Course Title: Work within a community development framework

Part B: Course Detail

Teaching Period: Term1 2013

Course Code: HWSS5662C

Course Title: Work within a community development framework

School: 365T Global Studies, Soc Sci & Plng

Campus: City Campus

Program: C4262 - Certificate IV in Youth Work

Course Contact : Jennifer Brooker

Course Contact Phone: +(61 3) 9925 4115

Course Contact

Name and Contact Details of All Other Relevant Staff

Nominal Hours: 50

Regardless of the mode of delivery, represent a guide to the relative teaching time and student effort required to successfully achieve a particular competency/module. This may include not only scheduled classes or workplace visits but also the amount of effort required to undertake, evaluate and complete all assessment requirements, including any non-classroom activities.

Pre-requisites and Co-requisites

Not applicable.

Course Description

This unit describes the knowledge and skills required to work within a community development framework.

A community development framework may include a range of methods designed to strengthen and develop communities by enhancing individual and group capacity to confidently engage with community structures and to address problems and issues

National Codes, Titles, Elements and Performance Criteria

National Element Code & Title:

CHCCD412B Work within a community development framework


Distinguish between private and public issues arising in community development work

Performance Criteria:

2.1 Employ appropriate interpersonal skills to hear individual stories and distinguish between private and public issues
2.2 Identify the individual's willingness to engage in a public process to bring about change and facilitate the move from private concern to public action
2.3 Provide appropriate referrals to assist people to deal with personal issues
2.4 Ensure all work reflects and meets duty of care responsibilities


Operate within a community development framework

Performance Criteria:

1.1 Reflect a current working knowledge and understanding of community development vision and mission in work undertaken
1.2 Reflect through work, a commitment to working with communities to resolve their issues through enhancing skills, accessing appropriate support and working with others in the community who share concerns and issues
1.3 Underpin work with a commitment to the principles of community development
1.4 Demonstrate understanding of the interrelationships of the needs and rights of the individual, the family, the community and society
1.5 Reflect through work, a demonstrated understanding of the impact of current and changing social, political and economic contexts
1.6 Work in a manner which reflects the impact of worker's own value base and values within a community development framework


Work effectively with diversity in the community

Performance Criteria:

4.1 Ensure all work reflects a commitment to the principles of access and equity
4.2 Ensure all work reflects respect and understanding of individual differences
4.3 Ensure all work reflects recognition of the positive contribution of diversity in the community
4.4 Adapt inclusive work processes that enhance people's participation


Work with groups to achieve community development outcomes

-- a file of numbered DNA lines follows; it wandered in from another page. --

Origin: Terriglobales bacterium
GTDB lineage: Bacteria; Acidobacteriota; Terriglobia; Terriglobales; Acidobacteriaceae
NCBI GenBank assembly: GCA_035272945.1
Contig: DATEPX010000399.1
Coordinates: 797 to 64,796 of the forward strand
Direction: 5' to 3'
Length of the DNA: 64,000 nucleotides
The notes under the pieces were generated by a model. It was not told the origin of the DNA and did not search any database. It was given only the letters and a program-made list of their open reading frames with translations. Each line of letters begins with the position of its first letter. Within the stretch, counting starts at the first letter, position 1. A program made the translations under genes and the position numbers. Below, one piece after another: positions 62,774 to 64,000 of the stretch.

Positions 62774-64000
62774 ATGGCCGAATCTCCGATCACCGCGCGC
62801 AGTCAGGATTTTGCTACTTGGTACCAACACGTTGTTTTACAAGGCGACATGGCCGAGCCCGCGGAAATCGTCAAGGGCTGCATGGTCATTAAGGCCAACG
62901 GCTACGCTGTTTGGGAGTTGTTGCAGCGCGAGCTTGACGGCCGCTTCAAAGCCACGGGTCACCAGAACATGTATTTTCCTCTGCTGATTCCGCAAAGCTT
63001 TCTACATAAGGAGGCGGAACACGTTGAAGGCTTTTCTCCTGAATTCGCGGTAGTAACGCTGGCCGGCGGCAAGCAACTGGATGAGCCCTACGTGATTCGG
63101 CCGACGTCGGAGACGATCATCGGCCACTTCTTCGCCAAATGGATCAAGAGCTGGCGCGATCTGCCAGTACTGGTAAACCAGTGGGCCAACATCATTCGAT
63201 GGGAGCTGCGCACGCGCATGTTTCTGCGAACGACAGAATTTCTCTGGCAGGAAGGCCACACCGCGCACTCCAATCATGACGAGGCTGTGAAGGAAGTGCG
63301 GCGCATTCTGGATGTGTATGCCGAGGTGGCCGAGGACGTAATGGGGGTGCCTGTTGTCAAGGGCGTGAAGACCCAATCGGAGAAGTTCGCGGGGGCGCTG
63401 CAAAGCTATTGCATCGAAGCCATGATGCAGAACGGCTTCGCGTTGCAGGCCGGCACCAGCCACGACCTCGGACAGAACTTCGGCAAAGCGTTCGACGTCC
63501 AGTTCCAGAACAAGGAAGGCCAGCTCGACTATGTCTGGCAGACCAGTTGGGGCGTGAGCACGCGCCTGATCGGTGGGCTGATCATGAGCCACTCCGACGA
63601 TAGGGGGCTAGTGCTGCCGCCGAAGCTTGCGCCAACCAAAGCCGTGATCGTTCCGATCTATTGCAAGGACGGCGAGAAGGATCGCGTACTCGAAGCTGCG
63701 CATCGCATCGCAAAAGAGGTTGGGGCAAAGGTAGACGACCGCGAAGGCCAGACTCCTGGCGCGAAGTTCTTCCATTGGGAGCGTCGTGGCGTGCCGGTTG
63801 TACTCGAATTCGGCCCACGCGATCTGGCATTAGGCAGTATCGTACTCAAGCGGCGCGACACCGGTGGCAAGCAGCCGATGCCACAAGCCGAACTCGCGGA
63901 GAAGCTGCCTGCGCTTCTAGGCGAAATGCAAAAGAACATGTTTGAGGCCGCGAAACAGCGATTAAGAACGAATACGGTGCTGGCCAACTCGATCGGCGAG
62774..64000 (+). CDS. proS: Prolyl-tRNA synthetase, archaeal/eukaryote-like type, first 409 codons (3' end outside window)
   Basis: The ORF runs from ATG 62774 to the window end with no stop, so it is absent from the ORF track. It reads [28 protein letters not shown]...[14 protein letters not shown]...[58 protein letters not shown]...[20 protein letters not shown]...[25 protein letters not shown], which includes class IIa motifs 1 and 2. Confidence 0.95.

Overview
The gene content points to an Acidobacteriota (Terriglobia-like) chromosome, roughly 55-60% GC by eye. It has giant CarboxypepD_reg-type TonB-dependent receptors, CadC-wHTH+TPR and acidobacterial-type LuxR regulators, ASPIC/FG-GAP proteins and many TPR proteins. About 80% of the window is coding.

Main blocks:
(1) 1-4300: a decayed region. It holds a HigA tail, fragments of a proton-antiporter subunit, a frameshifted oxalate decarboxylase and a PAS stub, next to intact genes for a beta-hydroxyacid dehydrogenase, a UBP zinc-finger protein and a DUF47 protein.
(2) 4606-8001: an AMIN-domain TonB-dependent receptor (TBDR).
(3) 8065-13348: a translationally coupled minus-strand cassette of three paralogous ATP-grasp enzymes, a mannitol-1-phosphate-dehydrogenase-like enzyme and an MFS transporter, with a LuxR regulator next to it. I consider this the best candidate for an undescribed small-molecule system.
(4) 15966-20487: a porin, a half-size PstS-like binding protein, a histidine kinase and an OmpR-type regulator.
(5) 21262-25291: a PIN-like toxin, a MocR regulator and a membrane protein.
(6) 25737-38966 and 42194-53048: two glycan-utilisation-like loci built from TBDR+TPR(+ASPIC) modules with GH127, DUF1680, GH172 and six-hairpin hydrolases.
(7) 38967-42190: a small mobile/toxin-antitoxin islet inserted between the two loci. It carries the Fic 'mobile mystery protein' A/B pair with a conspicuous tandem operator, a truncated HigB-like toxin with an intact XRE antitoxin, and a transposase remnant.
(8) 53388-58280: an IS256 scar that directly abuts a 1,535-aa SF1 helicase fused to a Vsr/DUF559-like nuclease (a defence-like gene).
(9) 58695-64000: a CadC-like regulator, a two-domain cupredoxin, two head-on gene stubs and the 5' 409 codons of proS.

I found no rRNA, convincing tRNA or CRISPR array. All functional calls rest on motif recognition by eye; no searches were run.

Performance Criteria:

3.1 Contribute to analysis of community needs
3.2 Identify shared community needs within the public group processes
3.3 Identify appropriate strategies with the group in order to ensure community issues are addressed
3.4 Identify community structures and resources available to groups to maximise outcomes for groups
3.5 Provide advice and information to groups and individuals as required to ensure they are fully informed about relevant issues and opportunities

Learning Outcomes

Details of Learning Activities

During this unit students will learn how to apply the appropriate communication and interpersonal skills relevant to their work area, how to do basic research,  a needs analysis, and assessment and seek opportunities to enhance a workplace’s sustainablity.

Teaching Schedule

Classes for this subject will be held during March 2013.  Students will have until October to complete their project while working at an agency and submit the required report for assessment.

Learning Resources

Prescribed Texts


Other Resources

RMIT Library
The University Library provides extensive services, facilities and study space as well as comprehensive collections of books, periodicals and other course related materials, such as DVD’s, magazines, slides, films etc. Computer laboratories with access to a wide range of desktop publishing software are also available. The library also has an expanding virtual collection of electronic resources and networks, including product data, e-books, electronic journals and newspapers, web based tutorials, online reference and document delivery services etc., all of which are accessible on campus, and off campus 24 hours per day. More information on library resources and services can be found at: 
If you need additional support, visit RMIT’s Learning Lab, either in person or online:

Overview of Assessment

Students are requried to do an additional 60 hours placement in order to complette this competency.   This wil be spent at an organisaiton where students will work with the organisation to complete a mutally appropriate proejct.

Students will be required to submit a report about their experiences during their placement, addressing a series of questions which wil look at: